"The song begins as you are driving in your car, switching radio stations- until you find the alluring, triumphant, 'Fanfare' that welcomes you into the world of the “Hippie Castle”. You are instantly transported to our hidden bungalow, nestled amongst a lush jungle of diverse flora and fauna. Where women lay sun bathing along the edge of the pool, and the keg blasts the golden soda of the summer, into our mouthes, and random thrift store cups, and glasses.[…] This is the spirit of the times.” 

While their songs generally sound playful, Magic City Hippies' lyrics are surprisingly insightful. "The only thing in life you’re owning is this little moment inside a sphere,” BRNT reminds its listeners. And they’re right. I exited into the fall night air walking on clouds, and it took me the walk home to realize I may not be in laying in a pool somewhere in Miami, but I’m in whatever life I get to call mine. This show couldn't have been a more perfect remedy for regrets and a reminder to forgive yourself and let go of the things that plague you, even if it's not quite summertime.

Billie Eilish @ Schubas Review

Kailah (K.P.) Peters | October 2017

For such a young artist, Billie has built herself a large following. Last week on October 12, Billie Eilish played a sold out show at Schuba’s. For those of you not there, my sincere apologizes let me fill you in.

The performance started with an ambiguous feel. As the theme song for The Office played, Billie and her brother Finneas O’Connell took the stage.  Though Billie was sick and couldn’t reach her high notes, she still gave an energetic performance. The 15-year-old star bounced around the stage, letting the music move her.

At one point in the set, Billie let her brother take the mic. He performed an acoustic version of “I’m in Love Without You” and left the crowd in awe. His voice is deeper than Billie’s, giving the show a fun variation. He still maintained the sad acetic that Billie is notorious for. After that performance, I will anxiously await more music from Finneas. I have no doubt this family has talent running through their veins.


When Billie picked up her Ukulele the crowd got excited. We all waited for the ring that would cue up “Party Favor.” Instead, she performed a ukulele cover of “Hot Line Bling” then made the transition to her song.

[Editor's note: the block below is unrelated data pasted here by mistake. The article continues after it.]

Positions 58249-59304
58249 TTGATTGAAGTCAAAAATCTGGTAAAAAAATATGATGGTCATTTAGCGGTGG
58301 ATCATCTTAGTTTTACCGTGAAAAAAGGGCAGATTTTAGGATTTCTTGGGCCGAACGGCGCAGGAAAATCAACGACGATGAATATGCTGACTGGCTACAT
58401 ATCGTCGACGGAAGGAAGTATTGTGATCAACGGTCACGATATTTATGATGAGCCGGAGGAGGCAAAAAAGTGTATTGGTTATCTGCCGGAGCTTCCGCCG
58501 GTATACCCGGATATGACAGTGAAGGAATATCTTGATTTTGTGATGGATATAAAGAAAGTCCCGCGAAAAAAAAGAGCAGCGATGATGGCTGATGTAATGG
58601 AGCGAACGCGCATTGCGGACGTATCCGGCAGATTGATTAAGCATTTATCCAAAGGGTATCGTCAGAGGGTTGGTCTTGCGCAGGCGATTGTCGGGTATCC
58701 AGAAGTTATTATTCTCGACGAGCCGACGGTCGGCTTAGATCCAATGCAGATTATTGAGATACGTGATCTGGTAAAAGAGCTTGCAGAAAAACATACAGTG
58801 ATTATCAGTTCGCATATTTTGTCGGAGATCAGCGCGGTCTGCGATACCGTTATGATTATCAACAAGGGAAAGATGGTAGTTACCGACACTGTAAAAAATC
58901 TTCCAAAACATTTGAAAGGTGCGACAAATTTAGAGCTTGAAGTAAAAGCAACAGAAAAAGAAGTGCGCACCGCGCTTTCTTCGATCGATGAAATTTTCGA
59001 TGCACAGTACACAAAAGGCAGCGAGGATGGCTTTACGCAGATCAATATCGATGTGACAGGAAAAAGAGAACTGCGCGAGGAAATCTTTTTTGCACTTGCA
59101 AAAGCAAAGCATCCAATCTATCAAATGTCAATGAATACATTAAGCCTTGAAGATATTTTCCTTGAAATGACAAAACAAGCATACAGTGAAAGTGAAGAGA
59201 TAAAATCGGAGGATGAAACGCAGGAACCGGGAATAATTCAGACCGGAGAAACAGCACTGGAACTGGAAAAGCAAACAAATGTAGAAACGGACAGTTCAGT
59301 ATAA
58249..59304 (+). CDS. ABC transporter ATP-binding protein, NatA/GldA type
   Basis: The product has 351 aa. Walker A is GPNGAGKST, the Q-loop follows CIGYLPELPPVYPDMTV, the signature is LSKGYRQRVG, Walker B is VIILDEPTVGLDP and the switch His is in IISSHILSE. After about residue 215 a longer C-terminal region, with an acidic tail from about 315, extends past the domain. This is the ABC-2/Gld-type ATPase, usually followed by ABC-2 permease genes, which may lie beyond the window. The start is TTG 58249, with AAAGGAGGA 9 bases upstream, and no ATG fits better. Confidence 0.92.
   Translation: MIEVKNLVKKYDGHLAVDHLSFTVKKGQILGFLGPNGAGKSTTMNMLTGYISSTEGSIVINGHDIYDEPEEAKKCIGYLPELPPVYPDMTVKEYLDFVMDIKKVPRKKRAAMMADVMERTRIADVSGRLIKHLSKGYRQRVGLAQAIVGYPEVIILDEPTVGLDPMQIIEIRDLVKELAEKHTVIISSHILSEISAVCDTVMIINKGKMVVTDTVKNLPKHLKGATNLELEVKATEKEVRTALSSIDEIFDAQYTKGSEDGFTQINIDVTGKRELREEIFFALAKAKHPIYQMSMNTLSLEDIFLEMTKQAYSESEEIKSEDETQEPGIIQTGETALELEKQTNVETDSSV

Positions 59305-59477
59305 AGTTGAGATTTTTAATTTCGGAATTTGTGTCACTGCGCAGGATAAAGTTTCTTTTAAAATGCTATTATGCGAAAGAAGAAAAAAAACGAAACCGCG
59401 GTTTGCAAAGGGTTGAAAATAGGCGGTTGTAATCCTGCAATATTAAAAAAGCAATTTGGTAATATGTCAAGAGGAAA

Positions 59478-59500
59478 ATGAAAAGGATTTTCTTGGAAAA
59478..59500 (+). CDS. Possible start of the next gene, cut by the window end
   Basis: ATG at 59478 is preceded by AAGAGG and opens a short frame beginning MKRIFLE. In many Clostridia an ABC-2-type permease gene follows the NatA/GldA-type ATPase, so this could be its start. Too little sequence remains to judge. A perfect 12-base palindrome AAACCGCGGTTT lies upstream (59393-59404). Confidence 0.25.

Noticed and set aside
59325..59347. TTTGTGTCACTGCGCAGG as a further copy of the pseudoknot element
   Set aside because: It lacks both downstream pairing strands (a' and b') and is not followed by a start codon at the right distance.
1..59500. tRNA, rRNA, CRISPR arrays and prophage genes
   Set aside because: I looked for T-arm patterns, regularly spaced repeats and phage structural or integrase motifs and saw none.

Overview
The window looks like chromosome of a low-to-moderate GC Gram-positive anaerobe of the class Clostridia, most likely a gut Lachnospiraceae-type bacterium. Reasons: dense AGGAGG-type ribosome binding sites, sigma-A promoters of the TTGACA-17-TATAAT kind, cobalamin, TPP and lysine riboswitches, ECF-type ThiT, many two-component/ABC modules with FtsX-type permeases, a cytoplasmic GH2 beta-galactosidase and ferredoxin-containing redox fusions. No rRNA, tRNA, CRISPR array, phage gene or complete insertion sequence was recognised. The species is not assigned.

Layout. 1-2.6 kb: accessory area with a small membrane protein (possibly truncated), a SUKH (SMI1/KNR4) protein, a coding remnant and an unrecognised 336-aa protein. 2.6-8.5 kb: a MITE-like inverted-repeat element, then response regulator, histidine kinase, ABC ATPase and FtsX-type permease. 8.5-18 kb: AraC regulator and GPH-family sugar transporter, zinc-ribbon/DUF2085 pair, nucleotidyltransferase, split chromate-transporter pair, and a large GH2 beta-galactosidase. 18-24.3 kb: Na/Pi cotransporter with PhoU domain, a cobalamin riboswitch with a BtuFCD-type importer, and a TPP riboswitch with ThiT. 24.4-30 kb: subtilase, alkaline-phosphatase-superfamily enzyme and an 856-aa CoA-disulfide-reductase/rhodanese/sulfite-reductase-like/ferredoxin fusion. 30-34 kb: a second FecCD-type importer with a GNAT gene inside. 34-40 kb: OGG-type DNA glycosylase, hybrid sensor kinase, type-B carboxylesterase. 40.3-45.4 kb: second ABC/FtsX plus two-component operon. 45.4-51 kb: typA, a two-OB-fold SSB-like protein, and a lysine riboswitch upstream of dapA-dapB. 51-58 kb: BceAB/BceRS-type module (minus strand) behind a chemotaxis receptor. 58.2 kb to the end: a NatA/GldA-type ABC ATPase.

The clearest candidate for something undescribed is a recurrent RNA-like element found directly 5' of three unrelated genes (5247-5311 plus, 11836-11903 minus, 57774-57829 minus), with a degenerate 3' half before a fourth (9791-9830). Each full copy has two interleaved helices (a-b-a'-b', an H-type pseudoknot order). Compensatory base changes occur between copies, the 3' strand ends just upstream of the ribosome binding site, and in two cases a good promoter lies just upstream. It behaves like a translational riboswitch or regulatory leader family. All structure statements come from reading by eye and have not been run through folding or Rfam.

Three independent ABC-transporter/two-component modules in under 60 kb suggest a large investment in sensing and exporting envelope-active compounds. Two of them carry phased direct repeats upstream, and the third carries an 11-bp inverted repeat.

When performing her hit “My Boy”, Billie and Finneas present a dance. This was one of the coolest parts of the set. The artist let her shoulders bounce with the beat and kicked her feet to the bass.

Eventually, the set had to end. Billie closed the show with “Bellyache,” revving the crowd back up after “Ocean Eyes.” If you missed her this time - be sure to catch her the next. As long as she keeps making sick music, Billie is only going to get more popular. She started by selling out Schubas but it won’t be long before she is selling out shows at Thalia Hall.

Ibeyi's Second Album "Ash"

Lela Gaye | October 2017

Twelve days.

It has been twelve days since Ibeyi dropped their second album, “Ash”, and ever since
my head has been spinning in romance for these two talented artists.


The discovery is quite amazing. It was one of those boring Friday nights when you’re
just scrolling on all your music sites, social media accounts, and different friends’ Spotify
playlists looking for something new. For me, I often end up on one of my Apple Music
playlists that always has something beautiful that slipped through the cracks.

Around about 11:30pm on this Friday night I make it to my “The Late Night Menu”
playlist. Just by the name, I knew I was going get what I needed. Initially I was drawn by
the album art; I was intrigued by this face covered by a paper face. It was so fascinating
that I needed to hear the song that came wrapped in this cover. The song on the playlist
was Ibeyi’s new single “Deathless”, featuring Kamasi Washington.

All I can remember from that listen was needing to share it. It was an unapologetic,
ruthless anthem. The strong instrumentation on “Deathless” is different than their softer
sounding songs such as “Mama Says” or “Stranger/Lover”, but still emotional like every
other song they write. In these TWELVE days I’ve listened to both their albums and
anything else I can dig up.

Again, it has only been TWELVE days since I’ve even discovered and given myself time
to listen to their music, and it is honestly a shame it took me so long to come across
them. I feel like they’ve fulfilled a part of me that I didn't even know I needed.

It is a rarity that a sound so deeply rooted in a mixture of cultures sounds so fresh and
contemporary. Ibeyi is just that. They are composed of twin sisters born in Paris, France
from a black-Cuban father and white French mother. They use the sound their Yoruba
ancestors kept alive to push messages of immortality.


This new record is a journey of the pride in being a fearless woman, and a story of joy
and hope. There are some great samples and features ranging from Meshell
Ndegeocello to Michelle Obama. I mean, if you ain't intrigued by Michelle Obama, you
ain’t woke!